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This documentation is for an older version of Linkerd. In Linkerd 2.15 (current), this document no longer exists.

Adding your services to Linkerd

Adding Linkerd’s control plane to your cluster doesn’t change anything about your application. In order for your services to take advantage of Linkerd, they need to be meshed, by injecting Linkerd’s data plane proxy into their pods.

For most applications, meshing a service is as simple as adding a Kubernetes annotation and restarting the service. However, services that communicate using certain non-HTTP protocols (including MySQL, SMTP, Memcache, and others) may need a little configuration.

Read on for more!

Meshing a service with annotations

Meshing a Kubernetes resource is typically done by annotating the resource (or its namespace) with the linkerd.io/inject: enabled Kubernetes annotation. This annotation triggers automatic proxy injection when the resources are created or updated. (See the proxy injection page for more on how this works.)

For convenience, Linkerd provides a linkerd inject text transform command will add this annotation to a given Kubernetes manifest. Of course, these annotations can be set by any other mechanism.


To add Linkerd’s data plane proxies to a service defined in a Kubernetes manifest, you can use linkerd inject to add the annotations before applying the manifest to Kubernetes.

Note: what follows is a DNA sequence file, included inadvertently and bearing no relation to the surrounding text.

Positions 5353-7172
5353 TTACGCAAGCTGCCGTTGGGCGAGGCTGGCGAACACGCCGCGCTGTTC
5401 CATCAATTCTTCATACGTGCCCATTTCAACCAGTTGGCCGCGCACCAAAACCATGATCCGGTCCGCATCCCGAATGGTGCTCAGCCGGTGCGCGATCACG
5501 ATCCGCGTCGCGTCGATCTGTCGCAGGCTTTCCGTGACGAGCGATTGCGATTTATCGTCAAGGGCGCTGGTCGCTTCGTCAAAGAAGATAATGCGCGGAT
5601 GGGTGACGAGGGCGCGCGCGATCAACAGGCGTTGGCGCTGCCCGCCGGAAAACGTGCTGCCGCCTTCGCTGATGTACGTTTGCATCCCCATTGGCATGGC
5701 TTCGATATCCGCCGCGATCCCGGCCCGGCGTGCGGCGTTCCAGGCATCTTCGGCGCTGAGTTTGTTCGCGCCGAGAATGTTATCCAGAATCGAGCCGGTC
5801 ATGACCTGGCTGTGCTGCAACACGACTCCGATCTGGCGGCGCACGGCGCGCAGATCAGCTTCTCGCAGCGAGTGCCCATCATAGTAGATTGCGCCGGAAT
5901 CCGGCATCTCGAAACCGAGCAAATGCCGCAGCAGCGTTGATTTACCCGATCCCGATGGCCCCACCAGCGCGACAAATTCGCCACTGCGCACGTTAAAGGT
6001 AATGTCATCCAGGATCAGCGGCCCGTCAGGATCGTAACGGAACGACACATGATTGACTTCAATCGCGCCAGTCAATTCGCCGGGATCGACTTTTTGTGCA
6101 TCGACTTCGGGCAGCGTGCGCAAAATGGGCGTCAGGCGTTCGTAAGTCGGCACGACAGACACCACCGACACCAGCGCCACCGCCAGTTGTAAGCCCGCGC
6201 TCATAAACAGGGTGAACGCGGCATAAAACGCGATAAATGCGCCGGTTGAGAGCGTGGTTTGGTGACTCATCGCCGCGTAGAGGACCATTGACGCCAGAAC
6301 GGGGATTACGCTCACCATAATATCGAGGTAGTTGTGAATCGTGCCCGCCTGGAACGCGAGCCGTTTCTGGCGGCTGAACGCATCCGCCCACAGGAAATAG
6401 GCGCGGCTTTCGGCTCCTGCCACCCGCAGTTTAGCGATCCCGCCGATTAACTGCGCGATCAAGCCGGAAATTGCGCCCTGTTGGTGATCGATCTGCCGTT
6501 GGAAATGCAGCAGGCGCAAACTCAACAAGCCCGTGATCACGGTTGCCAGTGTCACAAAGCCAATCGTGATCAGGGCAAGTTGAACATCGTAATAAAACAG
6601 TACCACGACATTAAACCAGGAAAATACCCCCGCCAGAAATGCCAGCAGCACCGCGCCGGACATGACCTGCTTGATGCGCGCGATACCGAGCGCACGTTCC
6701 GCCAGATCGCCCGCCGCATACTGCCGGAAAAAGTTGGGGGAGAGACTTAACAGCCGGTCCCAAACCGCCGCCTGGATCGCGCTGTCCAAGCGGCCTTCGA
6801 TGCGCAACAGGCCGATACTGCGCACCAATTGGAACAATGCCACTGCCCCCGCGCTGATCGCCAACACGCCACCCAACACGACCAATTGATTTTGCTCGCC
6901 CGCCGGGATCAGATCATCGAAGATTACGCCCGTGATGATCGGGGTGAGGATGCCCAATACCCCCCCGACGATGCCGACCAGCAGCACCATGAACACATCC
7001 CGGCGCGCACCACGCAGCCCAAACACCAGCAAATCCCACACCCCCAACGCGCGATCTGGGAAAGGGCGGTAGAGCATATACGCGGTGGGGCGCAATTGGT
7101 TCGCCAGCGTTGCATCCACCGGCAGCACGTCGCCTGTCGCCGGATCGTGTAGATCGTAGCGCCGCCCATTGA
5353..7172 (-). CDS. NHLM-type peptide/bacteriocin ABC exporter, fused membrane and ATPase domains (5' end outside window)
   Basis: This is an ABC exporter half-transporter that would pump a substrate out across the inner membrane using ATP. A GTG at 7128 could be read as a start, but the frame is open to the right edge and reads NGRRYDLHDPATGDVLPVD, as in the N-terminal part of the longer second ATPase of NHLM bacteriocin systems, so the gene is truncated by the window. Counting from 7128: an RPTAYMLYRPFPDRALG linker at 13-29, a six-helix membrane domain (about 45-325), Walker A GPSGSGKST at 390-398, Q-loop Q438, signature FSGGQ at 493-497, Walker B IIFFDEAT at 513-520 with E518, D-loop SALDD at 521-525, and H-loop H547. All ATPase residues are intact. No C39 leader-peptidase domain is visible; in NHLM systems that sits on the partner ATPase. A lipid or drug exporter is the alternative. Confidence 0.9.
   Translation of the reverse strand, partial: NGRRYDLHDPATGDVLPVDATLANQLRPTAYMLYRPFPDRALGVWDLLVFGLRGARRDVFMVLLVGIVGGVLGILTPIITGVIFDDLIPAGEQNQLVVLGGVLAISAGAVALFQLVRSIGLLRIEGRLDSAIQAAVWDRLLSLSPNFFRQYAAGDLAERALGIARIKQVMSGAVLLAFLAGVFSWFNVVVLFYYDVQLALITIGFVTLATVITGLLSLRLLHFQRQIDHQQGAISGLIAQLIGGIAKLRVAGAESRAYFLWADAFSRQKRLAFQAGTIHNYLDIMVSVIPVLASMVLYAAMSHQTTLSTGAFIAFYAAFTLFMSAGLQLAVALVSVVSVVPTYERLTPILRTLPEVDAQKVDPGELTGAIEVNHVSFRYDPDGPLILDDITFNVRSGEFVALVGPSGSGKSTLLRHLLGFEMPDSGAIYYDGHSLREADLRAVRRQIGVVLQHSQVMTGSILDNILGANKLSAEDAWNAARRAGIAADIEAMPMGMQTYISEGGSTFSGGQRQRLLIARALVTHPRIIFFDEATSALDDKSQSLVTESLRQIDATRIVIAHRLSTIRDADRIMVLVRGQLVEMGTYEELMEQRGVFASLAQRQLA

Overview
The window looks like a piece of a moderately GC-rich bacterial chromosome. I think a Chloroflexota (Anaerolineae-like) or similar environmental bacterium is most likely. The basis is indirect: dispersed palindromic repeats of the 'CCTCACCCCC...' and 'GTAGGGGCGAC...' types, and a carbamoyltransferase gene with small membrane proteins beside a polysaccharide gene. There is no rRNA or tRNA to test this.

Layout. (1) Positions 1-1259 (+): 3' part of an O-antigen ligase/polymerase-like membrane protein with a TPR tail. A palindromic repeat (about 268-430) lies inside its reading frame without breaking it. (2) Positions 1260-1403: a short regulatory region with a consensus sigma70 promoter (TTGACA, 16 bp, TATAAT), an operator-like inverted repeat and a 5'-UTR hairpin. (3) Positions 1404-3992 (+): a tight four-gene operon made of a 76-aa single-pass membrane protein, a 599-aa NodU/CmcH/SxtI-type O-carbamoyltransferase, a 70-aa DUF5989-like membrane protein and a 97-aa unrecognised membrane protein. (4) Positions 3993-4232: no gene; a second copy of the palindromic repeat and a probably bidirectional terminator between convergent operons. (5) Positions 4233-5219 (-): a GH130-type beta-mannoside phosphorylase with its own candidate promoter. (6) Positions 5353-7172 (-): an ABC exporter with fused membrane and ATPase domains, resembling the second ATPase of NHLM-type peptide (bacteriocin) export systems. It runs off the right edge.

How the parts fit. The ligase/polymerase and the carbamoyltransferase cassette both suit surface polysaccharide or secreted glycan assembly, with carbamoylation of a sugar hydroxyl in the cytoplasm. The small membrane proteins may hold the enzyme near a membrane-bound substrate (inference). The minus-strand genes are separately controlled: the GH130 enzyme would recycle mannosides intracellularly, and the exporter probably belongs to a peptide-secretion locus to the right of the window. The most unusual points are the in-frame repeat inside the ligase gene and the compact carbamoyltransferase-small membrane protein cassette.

You can transform an existing deployment.yml file to add annotations in the correct places and apply it to the cluster:

cat deployment.yml | linkerd inject - | kubectl apply -f -

You can mesh every deployment in a namespace by combining this with kubectl get:

kubectl get -n NAMESPACE deploy -o yaml | linkerd inject - | kubectl apply -f -

Verifying the data plane pods have been injected

To verify that your services have been added to the mesh, you can query Kubernetes for the list of containers in the pods and ensure that the proxy is listed:

kubectl -n NAMESPACE get po -o jsonpath='{.items[0].spec.containers[*].name}'

If everything was successful, you’ll see linkerd-proxy in the output, e.g.:

linkerd-proxy CONTAINER

Handling MySQL, SMTP, and other non-HTTP protocols

Linkerd’s protocol detection works by looking at the first few bytes of client data to determine the protocol of the connection. Some protocols, such as MySQL and SMTP, don’t send these bytes. If your application uses these protocols without TLSing them, you may require additional configuration to avoid a 10-second delay when establishing connections.

See Configuring protocol detection for details.

More reading

For more information on how the inject command works and all of the parameters that can be set, see the linkerd inject reference page.

For details on how autoinjection works, see the proxy injection page.